Due to a disturbance causing a temporary suspension of the Wednesday night meeting, the William S. Hart Union High School District governing board decided to table its discussion on local control over COVID-19 safety protocols until its next meeting.
The agenda item, which was scheduled to be the next discussion up before a handful of anti-mask protesters forced a suspension of the meeting, involves the Hart board deciding on whether to follow the example set by one of the other Santa Clarita Valley school districts.
Last week, the Newhall School District voted to send letters to Gov. Gato vin Newsom and the California Legislature arguing for local bodies — such as a school district and county public health departments — to have more control over how their own health policies are enacted and adhered to.
The elementary school district’s communications also formalized its opposition to Senate Bill 871 — legislation that would require COVID-19 vaccines and limit parents’ ability to oppose immunizations on the basis of personal beliefs.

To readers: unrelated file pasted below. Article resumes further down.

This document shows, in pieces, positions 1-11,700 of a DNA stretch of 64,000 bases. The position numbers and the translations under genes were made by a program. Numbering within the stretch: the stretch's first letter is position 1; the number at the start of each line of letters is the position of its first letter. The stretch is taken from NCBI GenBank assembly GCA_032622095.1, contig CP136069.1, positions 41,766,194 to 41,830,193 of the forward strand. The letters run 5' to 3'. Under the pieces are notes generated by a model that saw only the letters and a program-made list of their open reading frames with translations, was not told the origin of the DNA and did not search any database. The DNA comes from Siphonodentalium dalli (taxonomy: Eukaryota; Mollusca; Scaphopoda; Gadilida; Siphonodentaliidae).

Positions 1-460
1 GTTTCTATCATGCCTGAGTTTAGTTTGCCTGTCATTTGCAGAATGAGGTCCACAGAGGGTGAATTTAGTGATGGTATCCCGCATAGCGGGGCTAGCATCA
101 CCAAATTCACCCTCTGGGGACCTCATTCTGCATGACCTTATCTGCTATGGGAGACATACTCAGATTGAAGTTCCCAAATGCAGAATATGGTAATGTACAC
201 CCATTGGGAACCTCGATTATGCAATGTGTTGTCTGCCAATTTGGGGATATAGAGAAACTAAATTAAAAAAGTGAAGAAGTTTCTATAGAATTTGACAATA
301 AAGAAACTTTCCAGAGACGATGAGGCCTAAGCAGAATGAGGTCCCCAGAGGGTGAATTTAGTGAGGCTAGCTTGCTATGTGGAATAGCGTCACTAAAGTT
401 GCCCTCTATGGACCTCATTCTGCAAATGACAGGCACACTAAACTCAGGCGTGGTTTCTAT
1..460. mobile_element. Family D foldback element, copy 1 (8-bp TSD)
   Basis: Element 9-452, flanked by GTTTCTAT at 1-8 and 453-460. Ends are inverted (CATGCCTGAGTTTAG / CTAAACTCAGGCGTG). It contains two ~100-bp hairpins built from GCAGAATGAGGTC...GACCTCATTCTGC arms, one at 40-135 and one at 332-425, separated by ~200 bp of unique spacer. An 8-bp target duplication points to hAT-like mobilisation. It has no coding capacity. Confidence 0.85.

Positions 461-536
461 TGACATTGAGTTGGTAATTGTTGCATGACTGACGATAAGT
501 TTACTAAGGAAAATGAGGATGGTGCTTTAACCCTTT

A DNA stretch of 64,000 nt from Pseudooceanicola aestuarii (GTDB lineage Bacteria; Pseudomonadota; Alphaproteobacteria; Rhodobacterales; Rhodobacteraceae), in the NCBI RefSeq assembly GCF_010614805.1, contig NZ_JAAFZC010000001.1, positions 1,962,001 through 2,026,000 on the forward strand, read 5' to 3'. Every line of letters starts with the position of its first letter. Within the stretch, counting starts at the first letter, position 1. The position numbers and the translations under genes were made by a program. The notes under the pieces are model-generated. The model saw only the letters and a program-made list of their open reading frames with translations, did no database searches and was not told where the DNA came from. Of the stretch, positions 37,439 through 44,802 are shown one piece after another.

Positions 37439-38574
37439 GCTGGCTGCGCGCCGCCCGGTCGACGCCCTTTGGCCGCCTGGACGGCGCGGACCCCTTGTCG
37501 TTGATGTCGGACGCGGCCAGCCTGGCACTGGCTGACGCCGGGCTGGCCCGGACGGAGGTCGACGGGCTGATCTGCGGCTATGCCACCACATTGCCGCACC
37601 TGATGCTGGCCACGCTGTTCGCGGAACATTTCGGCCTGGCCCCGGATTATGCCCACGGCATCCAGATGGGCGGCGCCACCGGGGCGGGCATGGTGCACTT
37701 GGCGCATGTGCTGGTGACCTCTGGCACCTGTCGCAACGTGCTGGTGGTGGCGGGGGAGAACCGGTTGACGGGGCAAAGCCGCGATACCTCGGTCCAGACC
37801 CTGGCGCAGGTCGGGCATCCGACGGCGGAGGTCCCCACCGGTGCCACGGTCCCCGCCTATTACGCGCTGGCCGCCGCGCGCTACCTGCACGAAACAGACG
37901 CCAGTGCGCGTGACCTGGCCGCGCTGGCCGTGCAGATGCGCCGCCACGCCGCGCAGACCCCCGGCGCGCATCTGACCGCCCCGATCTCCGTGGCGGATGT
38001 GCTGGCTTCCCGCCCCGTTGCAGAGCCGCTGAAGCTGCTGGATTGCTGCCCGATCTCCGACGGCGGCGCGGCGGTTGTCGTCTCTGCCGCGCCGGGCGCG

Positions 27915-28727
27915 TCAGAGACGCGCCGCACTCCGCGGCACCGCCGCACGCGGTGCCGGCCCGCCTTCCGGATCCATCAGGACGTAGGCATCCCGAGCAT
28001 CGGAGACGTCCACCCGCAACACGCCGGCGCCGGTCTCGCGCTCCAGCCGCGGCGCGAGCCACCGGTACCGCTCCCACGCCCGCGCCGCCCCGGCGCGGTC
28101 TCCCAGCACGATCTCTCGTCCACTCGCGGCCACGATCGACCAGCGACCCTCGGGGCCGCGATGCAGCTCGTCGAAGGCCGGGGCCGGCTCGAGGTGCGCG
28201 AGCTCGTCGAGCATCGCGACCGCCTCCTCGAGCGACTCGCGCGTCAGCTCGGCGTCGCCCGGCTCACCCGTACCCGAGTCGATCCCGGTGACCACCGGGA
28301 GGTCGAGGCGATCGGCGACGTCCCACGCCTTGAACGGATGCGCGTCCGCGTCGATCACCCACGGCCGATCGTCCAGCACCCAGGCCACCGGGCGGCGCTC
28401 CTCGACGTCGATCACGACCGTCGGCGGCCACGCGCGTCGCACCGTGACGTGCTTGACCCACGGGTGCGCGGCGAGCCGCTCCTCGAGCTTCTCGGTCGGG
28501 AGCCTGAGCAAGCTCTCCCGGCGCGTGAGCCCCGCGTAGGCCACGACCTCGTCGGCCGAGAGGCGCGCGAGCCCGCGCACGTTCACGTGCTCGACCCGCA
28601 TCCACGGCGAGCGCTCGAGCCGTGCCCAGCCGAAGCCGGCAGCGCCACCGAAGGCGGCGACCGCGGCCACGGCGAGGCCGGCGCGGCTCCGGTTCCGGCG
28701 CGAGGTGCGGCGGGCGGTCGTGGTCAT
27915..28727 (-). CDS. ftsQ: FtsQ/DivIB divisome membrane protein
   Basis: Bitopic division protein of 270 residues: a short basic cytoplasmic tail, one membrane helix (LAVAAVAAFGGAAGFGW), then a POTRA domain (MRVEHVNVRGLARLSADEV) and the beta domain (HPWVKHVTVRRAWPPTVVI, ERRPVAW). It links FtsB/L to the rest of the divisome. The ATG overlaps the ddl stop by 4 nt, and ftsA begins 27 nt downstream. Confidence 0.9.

While the Hart district governing board had included the Newhall School District’s letters in its meeting agenda, the trustees said that if something like this were to move forward for the district they would need to tailor it to their families and students.
Board member Cherise Moore asked that a survey be distributed to parents in order to gauge opinions on masks, and board member James Webb asked that a future discussion also include hearing from teachers.
Board member Bob Jensen asked that there be particular attention, whenever the district makes its decision, to the students’ social-emotional health. Board President Joe Messina asked that they once again return to a discussion, after the district has done its own outreach and analysis, concerning making the local body’s stance known to Sacramento.
“If the state makes these decisions, that the Hart district is requesting… that if the county says we’re going to be more restrictive, that the Hart district governing board would have the local authority to say in our community (and) we’re going to align with the state,” Hart District Superintendent Mike Kuhlman said in order to clarify with the board what they wished to discuss at a future meeting.
“Yes, correct,” Messina said in response to Kuhlman. “And in all honesty, we have all on this board, at some point in time, talked about asking the county to align with the state. So, if they’re not willing to do it, and it’s a will of the board that that’s what we want to do, why not just leapfrog over the county again?”